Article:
Anti-Imperialism/Foreign Policy

American Hegemony, Now and in the Future

By Micah Meadowcroft, The American Conservative

The U.S. squandered the unipolar moment, but we aren’t into simple multipolarity quite yet.

The collapse of the Soviet Union began nearly two decades of American unipolarity. During that time, U.S. leadership pursued a strategy of what international relations scholars call liberal hegemony. Steering the world’s sole superpower (thus “unipolarity”) American policymakers took the opportunity to build new international institutions and transform old ones in the name of liberalism and democracy.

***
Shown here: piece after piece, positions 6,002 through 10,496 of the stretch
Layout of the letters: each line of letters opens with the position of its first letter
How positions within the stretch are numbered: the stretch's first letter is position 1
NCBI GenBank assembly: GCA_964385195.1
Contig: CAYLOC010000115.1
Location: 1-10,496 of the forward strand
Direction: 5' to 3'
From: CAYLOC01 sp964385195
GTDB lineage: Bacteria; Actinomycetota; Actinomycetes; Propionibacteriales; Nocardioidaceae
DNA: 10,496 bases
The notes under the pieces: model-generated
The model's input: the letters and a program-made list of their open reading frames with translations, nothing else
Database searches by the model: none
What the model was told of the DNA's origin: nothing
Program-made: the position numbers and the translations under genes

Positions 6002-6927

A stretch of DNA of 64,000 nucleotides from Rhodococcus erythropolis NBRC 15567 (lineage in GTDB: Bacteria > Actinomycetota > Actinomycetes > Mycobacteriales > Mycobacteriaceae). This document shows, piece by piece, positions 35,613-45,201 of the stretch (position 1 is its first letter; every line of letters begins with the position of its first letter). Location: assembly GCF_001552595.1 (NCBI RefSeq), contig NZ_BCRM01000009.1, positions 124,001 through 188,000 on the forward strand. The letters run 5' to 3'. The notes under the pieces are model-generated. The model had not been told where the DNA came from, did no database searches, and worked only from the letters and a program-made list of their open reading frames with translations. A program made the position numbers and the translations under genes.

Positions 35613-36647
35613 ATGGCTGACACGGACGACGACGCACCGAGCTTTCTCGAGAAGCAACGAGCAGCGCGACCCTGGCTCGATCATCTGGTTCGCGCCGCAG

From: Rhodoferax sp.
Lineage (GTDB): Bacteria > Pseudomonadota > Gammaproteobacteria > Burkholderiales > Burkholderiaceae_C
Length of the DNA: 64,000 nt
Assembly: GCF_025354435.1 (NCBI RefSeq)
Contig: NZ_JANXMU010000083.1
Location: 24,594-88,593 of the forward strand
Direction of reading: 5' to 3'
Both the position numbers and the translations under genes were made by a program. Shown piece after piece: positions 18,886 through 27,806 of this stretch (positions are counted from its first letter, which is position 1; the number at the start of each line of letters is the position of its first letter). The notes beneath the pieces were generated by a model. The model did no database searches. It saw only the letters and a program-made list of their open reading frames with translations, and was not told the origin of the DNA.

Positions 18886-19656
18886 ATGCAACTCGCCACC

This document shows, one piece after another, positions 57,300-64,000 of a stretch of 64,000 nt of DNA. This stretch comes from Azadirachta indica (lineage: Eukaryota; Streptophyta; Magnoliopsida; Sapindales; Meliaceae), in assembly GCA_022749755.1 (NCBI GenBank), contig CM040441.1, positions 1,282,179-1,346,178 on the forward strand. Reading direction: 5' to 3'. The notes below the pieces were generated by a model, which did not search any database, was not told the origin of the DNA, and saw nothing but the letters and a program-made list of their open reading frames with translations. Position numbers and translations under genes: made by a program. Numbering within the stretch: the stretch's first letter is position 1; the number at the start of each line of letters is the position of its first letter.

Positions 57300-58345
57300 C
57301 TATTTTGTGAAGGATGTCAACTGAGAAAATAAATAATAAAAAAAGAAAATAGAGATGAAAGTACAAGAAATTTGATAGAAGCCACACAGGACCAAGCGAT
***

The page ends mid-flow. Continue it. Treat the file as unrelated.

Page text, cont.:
But by pursuing financialized global economic interdependence and interventionism on behalf of liberal democracy, the U.S. prioritized an idealized vision of world stability over the economic welfare of its own citizens, the lives of the citizens of countries it has chosen to invade, and, increasingly clear, the security of the very international order it claimed to protect. Liberal hegemony was unable even to maintain American primacy, assisting China in becoming a strategic rival and producing instability elsewhere. The unipolar moment appears to be passing. Though America remains the preponderant power globally, China’s rise and other factors seem to signal the return of a multipolar world, perhaps in the form of what theorist Aris Roussinos calls “civilization-states.”

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